Despite repeated requests from the Society of Editors, journalists and activists, the regulator still does not proactively publish its caseload. This is a shame because the database is the only empirical way to monitor the commissioner’s performance. I have published the caseload data from August 4, 2005 and March 14, 2006 on my website, but this should be on the information commissioner’s website. Unlike the regulator, I am not in receipt of a multi-million-pound budget. Before FOIA came fully into force, Thomas said that he would send out a strong signal that disobeying the law would not be tolerated.

A year later, I am still waiting for that signal. Decisions were slow in coming and weak when they finally came. Few have ruled for greater openness. Hundreds of public bodies are ignoring the deadline of 20 working days, while the regulator fails to take action. As little power as the commissioner has, he failed to issue a single practice notice against the many poorly performing public bodies.

The way to turn around the failing regulator is obvious:

  • get tough with negligent public bodies;
  • publish online a regularly updated version of its caseload;
  • set time limits for resolving cases;
  • expedite cases that set precedents;
  • communicate regularly with complainants and public bodies;
  • shame those public bodies that refuse to co-operate with the regulator.

I give this advice for free. The regulator, however, has seen fit to pay PA Consulting £100,000 for a critique of its performance. The Department for Constitutional Affairs may be reluctant to pay for more staff to clear the backlog, but it is happy for public money to be paid to a private company to state the obvious.


One Response to “Article: Commissioner gets a grilling”

  1. Peter HOAR says:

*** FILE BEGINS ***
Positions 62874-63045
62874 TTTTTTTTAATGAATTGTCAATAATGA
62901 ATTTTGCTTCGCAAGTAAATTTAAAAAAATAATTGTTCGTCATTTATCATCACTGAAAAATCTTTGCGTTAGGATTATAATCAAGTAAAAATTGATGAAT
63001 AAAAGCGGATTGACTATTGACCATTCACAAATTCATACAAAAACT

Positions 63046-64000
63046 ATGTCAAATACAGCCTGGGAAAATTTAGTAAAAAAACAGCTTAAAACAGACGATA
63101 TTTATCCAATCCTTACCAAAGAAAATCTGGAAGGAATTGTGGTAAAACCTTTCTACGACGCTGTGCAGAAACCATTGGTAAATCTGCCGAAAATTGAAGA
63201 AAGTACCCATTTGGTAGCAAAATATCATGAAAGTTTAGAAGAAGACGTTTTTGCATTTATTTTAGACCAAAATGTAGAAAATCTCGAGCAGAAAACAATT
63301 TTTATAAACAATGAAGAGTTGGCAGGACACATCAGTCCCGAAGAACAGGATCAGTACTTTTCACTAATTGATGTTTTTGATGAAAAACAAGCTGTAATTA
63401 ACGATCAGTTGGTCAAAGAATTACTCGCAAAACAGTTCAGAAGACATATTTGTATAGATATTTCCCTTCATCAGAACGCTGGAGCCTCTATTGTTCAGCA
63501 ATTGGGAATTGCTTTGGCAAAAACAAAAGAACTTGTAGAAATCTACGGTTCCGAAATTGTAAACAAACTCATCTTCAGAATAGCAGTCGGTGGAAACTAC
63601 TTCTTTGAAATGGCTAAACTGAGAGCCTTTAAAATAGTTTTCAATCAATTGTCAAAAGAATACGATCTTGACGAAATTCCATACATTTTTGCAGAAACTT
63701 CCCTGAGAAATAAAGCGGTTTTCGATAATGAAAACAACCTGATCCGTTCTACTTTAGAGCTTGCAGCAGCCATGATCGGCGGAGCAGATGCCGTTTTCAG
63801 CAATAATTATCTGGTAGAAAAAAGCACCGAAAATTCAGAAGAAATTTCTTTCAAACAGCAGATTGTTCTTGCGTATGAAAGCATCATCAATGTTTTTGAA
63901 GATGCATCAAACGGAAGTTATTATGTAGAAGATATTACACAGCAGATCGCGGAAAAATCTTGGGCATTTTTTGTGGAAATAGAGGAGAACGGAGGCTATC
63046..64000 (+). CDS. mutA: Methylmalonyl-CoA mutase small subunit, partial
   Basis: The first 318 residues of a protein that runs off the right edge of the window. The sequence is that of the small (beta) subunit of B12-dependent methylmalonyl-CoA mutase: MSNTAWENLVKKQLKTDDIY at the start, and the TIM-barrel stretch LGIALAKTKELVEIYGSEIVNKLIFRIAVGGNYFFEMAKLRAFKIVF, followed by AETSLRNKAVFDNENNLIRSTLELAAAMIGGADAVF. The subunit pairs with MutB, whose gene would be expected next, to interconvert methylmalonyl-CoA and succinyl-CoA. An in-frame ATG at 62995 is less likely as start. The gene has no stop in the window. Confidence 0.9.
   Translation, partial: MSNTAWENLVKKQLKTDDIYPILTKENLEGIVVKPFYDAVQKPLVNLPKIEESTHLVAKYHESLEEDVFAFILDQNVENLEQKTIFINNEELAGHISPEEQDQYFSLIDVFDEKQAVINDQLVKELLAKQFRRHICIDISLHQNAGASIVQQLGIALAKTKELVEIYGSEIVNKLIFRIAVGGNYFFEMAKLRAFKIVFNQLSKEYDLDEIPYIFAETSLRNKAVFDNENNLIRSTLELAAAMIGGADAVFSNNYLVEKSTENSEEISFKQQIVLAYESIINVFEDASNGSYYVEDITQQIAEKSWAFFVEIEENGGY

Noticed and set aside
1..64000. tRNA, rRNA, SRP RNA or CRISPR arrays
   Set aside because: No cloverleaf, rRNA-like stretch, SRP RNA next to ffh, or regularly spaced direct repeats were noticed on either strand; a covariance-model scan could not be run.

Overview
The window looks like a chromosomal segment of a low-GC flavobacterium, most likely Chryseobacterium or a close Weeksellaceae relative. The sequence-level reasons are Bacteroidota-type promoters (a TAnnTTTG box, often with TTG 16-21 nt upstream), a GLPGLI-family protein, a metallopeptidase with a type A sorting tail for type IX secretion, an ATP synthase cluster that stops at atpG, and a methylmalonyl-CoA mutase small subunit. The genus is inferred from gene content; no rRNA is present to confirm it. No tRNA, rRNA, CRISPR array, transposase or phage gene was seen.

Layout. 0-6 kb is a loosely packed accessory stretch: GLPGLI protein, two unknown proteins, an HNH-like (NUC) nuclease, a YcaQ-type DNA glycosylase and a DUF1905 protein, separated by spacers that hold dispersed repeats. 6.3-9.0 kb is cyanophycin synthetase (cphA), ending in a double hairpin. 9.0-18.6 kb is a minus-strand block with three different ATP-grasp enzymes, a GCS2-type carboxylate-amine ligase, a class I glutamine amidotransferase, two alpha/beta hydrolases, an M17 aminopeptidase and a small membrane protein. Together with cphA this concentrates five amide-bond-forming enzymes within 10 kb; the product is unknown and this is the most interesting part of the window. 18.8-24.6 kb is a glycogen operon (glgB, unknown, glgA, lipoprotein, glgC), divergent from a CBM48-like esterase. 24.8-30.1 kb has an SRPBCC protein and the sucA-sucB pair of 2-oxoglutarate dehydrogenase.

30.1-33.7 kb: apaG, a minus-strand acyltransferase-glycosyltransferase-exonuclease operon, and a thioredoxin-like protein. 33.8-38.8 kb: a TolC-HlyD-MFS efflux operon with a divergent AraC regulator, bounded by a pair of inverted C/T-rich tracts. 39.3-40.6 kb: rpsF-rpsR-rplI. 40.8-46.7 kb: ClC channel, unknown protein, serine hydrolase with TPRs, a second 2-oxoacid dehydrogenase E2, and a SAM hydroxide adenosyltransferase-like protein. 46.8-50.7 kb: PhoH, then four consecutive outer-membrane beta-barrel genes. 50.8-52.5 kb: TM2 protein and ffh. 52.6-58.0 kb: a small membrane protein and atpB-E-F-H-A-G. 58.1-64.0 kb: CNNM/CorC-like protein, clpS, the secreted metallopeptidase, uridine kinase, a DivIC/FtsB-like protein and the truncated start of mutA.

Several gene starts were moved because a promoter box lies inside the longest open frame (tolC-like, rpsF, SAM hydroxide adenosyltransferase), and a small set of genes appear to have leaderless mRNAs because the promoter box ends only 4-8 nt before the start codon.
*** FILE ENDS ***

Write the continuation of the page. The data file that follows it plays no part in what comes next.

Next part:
ICO Complaint overload and backlog. “FOI CASE RECEPTION PROCEDURES / GUIDANCE NOTES.”

    Anybody wondering how the ICO handles their complaint should read the above Notes just supplied to me. With his response to my request for Internal Review,(see the ICO sent me (1st June) answers to all my questions about progress with my complaint dated August 2005 (FS50086109) and copy of the current “FOI CASE RECEPTION PROCEDURES / GUIDANCE NOTES.”

    These provide unique insight into the delay/overload situation. None of this information appears to be readily available elsewhere. Precised below – with “quotes” added from the letter and (comment) by me.

    i) The Case Reception Team strips out the variously ineligible cases – (Including cases withdrawn, abandoned etc this appears currently over 50%.)
    ii) Cases for Northern Ireland and Wales are allocated to the respective regional teams, so they run on a separate timescale.
    iii) The Procedural Complaints Team deals with the less complex cases, so “…the waiting time (for procedural complaints) is currently shorter.”
    iv) The Exemption Team deals with the more complex cases – such as mine.
    v) PRIORITISATION OF CASES. Cases considered “Urgent/Sensitive” may be given high priority. Such cases include – “Newsworthy” – “National Media Group” – “Complainant is an MP” – “MP has written on behalf of a complainant” and “Complainant has given grounds for suggesting a case is urgent.”
    vi) NOTIFYING THE PA. “Currently public authorities are generally informed when a complaint against them is received. However, last August … this policy had not been put in place.” (It seems there is no intention to back notify and the changeover date was not indicated. I shall have to do it myself, in case my refused information is tempted to ‘go astray.’)
    vii) OUT OF TURN CASE RESOLUTION. (My especial gripe) Of the Exemption cases received after mine – ie 13/8/2005 – I was told – “17 have been closed and 49 are currently under investigation.” … “Although complaints are normally dealt with in date order, this is not an absolute policy ….” “… Of the 66 cases mentioned above …” (ie junior to mine) “… 40 have been assigned to a new team of case workers who have been employed on short term contracts to assist in clearing a part of the backlog.” (He did not say if any or all of these ‘junior’ cases were treated as ‘Urgent/Sensitive.’)
    viii) He added – “It is therefore difficult to give any realistic estimate as to when your case will be allocated.”

    Memo to self – Count up the exemption cases received between May and August last year, take out those resolved by published Decision Notice, factor-in X-dot, for N cases considered or claimed to be Urgent/Sensitive. If the answer is a lemon, consider what strings to pull to get on the priority list, or go back to sleep until 2008. Peter HOAR